Heinlein is more prophetic today than he was 35 years ago, when Friday was published (1982). It was a favorite when first I read it, and still today having just completed reading it for a second time. Heinlein has no equal on the bookshelves, in ink or electrons. He is, especially in his later work, keen on creating a compelling insight into our common humanity in an uncommon future. Friday Jones, our heroine, is a genetically enhanced human, or artificial person, in the parlance of the book. She is kooky intelligent and as deadly as she is sexy. But hers is a coming of age story nevertheless. I personally like stories slight on plot and massive on hero interaction. This book delivers. We learn about Friday in the first person and about the future of our species as Friday navigates mega-corporations and intergalactic political duress all the while trying only to search a loving home. And for those fresh to Heinlein, be ready for some not-so-subtle commentary on morals and ers should note that the transition from ink to electrons was not without errors galore. I suspect this too is a condition we live with in 2017.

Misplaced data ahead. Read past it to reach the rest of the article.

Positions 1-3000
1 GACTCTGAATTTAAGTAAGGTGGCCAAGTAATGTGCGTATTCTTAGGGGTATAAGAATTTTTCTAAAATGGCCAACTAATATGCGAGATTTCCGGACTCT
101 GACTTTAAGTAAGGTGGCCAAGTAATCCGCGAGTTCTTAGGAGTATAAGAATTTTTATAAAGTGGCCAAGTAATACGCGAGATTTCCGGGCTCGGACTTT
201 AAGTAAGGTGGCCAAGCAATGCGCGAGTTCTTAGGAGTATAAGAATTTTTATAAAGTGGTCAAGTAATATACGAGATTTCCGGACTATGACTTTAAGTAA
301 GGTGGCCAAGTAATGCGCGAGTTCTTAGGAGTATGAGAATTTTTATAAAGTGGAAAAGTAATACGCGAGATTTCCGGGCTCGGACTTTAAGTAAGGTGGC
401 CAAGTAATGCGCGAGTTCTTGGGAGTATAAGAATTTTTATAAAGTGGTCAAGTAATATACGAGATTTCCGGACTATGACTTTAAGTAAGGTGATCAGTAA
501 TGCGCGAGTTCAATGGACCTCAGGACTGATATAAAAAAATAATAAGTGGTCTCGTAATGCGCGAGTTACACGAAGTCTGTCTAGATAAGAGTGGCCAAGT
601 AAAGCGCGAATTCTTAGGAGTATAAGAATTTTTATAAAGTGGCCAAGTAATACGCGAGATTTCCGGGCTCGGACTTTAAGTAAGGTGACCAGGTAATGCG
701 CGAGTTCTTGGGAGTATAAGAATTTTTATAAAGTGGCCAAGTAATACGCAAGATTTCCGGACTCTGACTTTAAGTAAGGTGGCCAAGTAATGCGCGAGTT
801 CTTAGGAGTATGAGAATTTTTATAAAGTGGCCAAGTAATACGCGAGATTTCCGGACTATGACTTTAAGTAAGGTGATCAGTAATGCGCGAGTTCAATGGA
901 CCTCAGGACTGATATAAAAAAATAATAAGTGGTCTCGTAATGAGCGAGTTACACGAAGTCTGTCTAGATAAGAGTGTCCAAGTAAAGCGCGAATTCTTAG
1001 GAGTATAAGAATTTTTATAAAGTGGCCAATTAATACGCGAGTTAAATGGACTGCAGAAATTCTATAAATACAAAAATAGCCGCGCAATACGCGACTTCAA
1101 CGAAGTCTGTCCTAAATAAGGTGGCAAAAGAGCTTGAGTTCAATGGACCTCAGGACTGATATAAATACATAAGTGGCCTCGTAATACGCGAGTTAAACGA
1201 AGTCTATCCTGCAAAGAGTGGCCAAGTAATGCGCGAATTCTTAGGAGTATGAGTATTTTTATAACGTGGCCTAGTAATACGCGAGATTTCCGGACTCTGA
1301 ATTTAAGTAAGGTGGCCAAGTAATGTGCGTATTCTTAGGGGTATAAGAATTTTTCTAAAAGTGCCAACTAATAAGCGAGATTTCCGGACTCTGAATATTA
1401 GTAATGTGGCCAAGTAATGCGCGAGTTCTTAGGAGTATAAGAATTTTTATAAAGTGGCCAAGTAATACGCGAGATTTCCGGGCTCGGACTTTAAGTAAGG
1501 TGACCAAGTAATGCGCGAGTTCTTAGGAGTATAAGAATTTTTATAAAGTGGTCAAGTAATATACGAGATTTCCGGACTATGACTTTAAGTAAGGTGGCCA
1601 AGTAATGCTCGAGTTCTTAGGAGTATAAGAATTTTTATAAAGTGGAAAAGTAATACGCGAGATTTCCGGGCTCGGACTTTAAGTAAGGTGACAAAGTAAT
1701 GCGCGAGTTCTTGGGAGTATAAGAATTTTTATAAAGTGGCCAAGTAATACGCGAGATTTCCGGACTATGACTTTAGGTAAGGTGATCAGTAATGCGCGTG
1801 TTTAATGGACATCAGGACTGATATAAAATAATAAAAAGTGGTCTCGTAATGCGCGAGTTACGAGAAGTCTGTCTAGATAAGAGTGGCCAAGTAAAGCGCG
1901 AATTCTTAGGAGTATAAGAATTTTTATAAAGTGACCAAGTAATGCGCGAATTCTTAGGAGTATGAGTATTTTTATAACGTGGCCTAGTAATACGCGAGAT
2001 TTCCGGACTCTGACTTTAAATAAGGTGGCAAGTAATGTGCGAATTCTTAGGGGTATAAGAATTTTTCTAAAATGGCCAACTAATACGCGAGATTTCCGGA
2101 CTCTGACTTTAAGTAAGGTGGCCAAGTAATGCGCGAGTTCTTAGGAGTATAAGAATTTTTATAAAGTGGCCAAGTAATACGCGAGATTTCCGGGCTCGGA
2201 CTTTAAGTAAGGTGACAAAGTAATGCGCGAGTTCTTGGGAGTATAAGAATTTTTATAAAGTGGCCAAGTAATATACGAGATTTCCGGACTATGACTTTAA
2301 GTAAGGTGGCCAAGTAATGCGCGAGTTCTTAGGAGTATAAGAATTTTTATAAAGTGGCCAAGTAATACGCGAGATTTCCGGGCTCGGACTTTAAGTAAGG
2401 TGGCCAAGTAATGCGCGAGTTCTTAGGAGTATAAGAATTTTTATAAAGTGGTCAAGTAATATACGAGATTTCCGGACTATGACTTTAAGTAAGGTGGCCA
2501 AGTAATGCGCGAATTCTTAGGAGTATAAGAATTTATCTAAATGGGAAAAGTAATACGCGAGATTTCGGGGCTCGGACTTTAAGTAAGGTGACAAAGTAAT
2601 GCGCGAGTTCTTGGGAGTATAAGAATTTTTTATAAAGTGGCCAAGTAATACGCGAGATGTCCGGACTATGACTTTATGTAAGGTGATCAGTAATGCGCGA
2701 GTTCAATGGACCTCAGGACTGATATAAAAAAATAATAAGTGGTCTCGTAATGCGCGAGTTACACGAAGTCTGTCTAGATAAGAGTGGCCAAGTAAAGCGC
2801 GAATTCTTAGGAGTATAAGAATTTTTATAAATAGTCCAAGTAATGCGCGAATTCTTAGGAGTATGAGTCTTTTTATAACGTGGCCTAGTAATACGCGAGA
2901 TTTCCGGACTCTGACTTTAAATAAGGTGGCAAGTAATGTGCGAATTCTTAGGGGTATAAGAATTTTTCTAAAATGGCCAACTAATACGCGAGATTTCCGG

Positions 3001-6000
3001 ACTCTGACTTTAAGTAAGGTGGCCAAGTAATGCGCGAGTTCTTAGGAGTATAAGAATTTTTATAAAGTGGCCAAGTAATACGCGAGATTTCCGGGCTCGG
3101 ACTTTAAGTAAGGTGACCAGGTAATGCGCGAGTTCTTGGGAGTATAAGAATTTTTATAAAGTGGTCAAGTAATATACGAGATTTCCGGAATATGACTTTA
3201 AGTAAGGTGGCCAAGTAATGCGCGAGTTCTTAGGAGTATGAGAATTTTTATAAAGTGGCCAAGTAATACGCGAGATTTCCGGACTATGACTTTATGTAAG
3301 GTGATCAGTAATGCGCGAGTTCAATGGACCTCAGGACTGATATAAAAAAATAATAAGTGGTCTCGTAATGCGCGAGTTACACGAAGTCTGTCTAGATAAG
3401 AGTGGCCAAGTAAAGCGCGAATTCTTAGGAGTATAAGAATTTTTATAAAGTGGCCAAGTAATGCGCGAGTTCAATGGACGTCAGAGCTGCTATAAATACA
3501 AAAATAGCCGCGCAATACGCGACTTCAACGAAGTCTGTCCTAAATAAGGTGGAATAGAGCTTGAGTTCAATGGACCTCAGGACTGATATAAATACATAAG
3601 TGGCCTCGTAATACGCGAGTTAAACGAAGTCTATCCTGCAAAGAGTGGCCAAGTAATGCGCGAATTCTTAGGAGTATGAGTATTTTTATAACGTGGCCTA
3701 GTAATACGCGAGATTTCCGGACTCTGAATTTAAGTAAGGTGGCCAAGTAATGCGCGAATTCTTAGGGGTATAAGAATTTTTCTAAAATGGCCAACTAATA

I was introduced to sci fi by Robert Heinlein in his Rocketship Galileo novel at 12 years of age. It was an instant addiction and I read every book he wrote afterward as soon as I could obtain my hands on it.I loved Friday the first time I read it in 1982 and like a fine wine it has improved in my perception with age. It has motivated me to re-read more of his classics. (They're ALL classics!)
One of my favorite Heinlein books. I received my first copy of this book during my second tour in Vietnam and it was a truly amazing method to escape from some of my less satisfied times. I think this was about my sixth time to read it and it was just and good. If you don't love Friday (the main star) I will be surprised. A truly high class SciFi drama.
Amazing social commentary from a master writer, done up so the reader enjoys being preached to! Heinlein always criticized societies, but his characters always outperform the common citizenry to amazing effect. Whether it's Michael Valentine Smith, Friday Jones or Lazarus Long, we read, are entertained, and are inspired.